U.S. Pat. No. 5,792,066 issued to Kwong et al. August 1998 is intended to be used in patients who have underlying heart conditions which mimic Acute Myocardial Infarction, and remedies a deficiency in the prior art methods and systems for this diagnosis by detecting a wave amplitude ratio (e.g. the ST complex amplitude divided by the S wave component amplitude at some specified instant in time). It calculates and compares to predetermined criteria and on the basis of this comparison it indicates whether Acute Myocardial Infarction is occurring. Thus it is unique in diagnosis only for the patient who uses the device but cannot be used by any other person if pain is present because it compares ST amplitude divided by S wave component of the same patient against a predetermined criteria rather than against the baseline which is universal for any electrocardiogram, and does not provide any audible or visual alarm triggered by the ST segment shift.
U.S. Pat. No. 5,813,979 issued to Wolfer et al. September 1998 describes storable conductors for expeditiously facilitating the manual administration, storage and dispensing of individual electrode leads to a patient in emergency situations when setup and operation is difficult, and is not intended for self-diagnosis of Acute Myocardial Infarction by the patient in acute pain.
U.S. Pat. No. 5,876,351 issued to Rohde et al. March 1999, in which a medical component is removable and connected to the platform has specialized circuitry specific to a predetermined medical function. It is used for obtaining ECG in a cost-effectiveness basis designed primarily for playing video games.
U.S. Pat. No. 5,562,711 issued to Yerich et. al. October 1996 is provided with circuitry for sensing a plurality of physiologic parameters intended to be indicative of increased cardiac output and is a body implantable cardiac pacemaker.
U.S. Pat. No. 5,662,688 issued to Haefner et al. September 1997 is a system and method that automatically controls a gain of a cardioverter/defibrillator and delivers shock pulses in response thereto. A detection circuit detects depolarizations and provides a signal representing a cardiac event indicative only on depolarization.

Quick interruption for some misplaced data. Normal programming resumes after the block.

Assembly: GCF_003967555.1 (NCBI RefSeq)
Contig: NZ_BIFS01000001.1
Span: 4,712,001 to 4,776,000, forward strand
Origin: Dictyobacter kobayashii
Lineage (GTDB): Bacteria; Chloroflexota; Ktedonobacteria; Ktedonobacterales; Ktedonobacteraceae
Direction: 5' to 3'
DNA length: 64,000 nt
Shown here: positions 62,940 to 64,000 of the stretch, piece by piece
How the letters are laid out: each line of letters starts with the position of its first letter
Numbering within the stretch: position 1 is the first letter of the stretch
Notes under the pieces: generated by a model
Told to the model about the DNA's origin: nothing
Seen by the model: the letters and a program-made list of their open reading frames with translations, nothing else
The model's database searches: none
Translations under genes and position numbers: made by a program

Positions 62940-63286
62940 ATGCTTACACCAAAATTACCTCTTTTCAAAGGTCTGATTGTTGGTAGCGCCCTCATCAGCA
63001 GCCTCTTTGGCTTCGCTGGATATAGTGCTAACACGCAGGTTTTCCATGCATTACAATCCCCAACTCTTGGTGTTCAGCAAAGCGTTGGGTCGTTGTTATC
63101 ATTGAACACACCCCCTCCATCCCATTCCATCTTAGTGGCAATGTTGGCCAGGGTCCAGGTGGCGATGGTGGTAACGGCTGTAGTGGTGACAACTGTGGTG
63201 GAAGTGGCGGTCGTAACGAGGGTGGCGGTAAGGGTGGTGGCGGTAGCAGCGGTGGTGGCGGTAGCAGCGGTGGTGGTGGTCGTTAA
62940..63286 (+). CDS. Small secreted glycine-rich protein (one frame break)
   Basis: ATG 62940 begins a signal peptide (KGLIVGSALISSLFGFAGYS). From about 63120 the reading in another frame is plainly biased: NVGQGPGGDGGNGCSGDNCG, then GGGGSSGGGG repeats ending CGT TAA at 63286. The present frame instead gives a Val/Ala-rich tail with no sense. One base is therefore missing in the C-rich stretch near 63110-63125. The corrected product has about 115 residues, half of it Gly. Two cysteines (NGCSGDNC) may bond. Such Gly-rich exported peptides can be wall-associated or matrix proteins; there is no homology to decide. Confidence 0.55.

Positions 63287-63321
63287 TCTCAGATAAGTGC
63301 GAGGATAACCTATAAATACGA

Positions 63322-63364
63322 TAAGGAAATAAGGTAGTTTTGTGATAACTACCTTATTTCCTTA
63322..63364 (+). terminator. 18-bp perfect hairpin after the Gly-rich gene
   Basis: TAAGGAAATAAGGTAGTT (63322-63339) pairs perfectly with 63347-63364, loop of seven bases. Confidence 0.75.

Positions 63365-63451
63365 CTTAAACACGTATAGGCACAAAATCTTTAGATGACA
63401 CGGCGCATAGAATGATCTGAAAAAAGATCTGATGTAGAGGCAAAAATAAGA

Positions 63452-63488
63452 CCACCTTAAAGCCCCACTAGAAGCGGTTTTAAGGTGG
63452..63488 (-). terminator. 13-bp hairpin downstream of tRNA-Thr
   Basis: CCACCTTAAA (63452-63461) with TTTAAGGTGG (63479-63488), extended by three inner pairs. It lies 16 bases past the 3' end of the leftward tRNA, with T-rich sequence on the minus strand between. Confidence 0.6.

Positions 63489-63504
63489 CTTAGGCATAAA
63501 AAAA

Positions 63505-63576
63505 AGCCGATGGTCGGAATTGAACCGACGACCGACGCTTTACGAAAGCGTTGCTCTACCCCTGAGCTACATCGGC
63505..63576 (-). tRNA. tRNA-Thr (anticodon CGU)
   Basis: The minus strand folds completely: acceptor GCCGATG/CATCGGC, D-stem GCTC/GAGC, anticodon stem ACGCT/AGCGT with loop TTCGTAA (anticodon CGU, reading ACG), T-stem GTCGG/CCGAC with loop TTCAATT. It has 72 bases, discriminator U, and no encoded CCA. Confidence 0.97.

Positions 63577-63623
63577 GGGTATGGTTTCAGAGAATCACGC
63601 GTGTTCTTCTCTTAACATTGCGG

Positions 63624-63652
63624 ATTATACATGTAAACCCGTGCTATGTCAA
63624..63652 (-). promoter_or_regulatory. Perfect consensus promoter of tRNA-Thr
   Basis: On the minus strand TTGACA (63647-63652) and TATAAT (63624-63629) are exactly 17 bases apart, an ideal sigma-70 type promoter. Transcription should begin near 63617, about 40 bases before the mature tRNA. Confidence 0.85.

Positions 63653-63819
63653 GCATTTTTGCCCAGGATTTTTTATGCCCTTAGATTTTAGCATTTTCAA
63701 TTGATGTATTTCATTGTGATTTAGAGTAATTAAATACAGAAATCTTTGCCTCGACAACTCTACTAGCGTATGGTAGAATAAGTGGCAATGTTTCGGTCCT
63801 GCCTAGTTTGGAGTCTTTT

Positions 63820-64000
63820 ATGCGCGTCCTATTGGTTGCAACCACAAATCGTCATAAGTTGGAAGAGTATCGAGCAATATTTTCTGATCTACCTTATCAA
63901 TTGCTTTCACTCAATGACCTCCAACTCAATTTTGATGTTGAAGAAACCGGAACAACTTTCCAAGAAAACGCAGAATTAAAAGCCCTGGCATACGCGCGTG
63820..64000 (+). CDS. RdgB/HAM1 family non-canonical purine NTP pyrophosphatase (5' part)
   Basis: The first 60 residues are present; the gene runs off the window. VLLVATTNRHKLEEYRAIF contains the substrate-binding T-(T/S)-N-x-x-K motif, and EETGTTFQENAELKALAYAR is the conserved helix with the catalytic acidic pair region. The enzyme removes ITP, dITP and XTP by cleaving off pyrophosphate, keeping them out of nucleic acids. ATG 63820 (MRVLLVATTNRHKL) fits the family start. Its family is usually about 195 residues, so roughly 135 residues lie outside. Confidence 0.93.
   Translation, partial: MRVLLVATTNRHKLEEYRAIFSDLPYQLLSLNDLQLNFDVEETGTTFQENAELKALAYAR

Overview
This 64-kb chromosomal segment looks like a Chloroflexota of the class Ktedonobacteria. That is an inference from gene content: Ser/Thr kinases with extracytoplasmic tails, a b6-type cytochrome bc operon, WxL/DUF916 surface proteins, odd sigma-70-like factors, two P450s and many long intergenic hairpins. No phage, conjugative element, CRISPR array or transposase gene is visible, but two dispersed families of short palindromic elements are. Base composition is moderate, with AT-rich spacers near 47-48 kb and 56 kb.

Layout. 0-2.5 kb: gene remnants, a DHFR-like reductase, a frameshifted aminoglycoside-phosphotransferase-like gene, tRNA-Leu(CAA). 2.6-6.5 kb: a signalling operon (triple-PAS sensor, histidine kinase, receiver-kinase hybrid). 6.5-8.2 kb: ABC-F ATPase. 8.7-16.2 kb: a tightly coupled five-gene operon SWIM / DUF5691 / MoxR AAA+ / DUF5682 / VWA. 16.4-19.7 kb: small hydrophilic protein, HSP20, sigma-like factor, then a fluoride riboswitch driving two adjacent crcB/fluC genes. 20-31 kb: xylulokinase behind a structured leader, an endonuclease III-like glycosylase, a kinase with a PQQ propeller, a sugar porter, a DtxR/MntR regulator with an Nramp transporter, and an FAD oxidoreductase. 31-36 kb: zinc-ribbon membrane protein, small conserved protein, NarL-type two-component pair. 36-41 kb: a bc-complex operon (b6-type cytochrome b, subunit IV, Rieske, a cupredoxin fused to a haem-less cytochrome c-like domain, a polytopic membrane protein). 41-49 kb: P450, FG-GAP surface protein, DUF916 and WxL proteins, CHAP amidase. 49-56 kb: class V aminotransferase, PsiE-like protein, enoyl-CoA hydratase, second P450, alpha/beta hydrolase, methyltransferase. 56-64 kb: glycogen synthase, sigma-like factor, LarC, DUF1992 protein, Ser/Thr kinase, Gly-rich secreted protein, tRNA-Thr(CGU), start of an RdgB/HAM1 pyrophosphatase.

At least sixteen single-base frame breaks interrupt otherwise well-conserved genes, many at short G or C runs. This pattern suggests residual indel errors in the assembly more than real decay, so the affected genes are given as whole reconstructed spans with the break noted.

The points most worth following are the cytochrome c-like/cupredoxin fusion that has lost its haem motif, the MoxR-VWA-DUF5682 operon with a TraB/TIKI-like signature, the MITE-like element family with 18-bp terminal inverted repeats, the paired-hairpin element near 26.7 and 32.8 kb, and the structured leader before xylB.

U.S. Pat. No. 5,683,444 issued to Huntley et al. November 1977 is an implantable assembly for defibrillation in the form of flexible electrode that delivers energy more efficiently to body tissues than conventional defibrillation electrodes.
U.S. Pat. No. 5,462,504 issued to Trulaske et al. October 1995 is a method and apparatus for maintaining the heart rate of a user of a fitness apparatus and is intended to be incorporated into a treadmill.
U.S. Pat. No. 4,073,011 issued to Cherry et al. February 1978 is an electrocardiographic computer with a multi-speed magnetic tape scanning device for processing and observing in a relatively short interval of time large quantities of ECG signals from two pairs of ECG leads.
U.S. Pat. No. 4,006,737 issued to Cherry February 1977 is a device for processing and observing in a relatively short interval of time large quantities of ECG signals from two pair of ECG leads. The trend information is heart rate and ST segment level to provide a scanning of an entire 24 hour tape in 12 minutes.
U.S. Pat. No. 4,299,233 issued to Lamelson November 1981 is a device on which a human body may lie or recline for body vibrations such as heart pulses, respiration or body tremors. A transducer is operatively coupled to the liquid.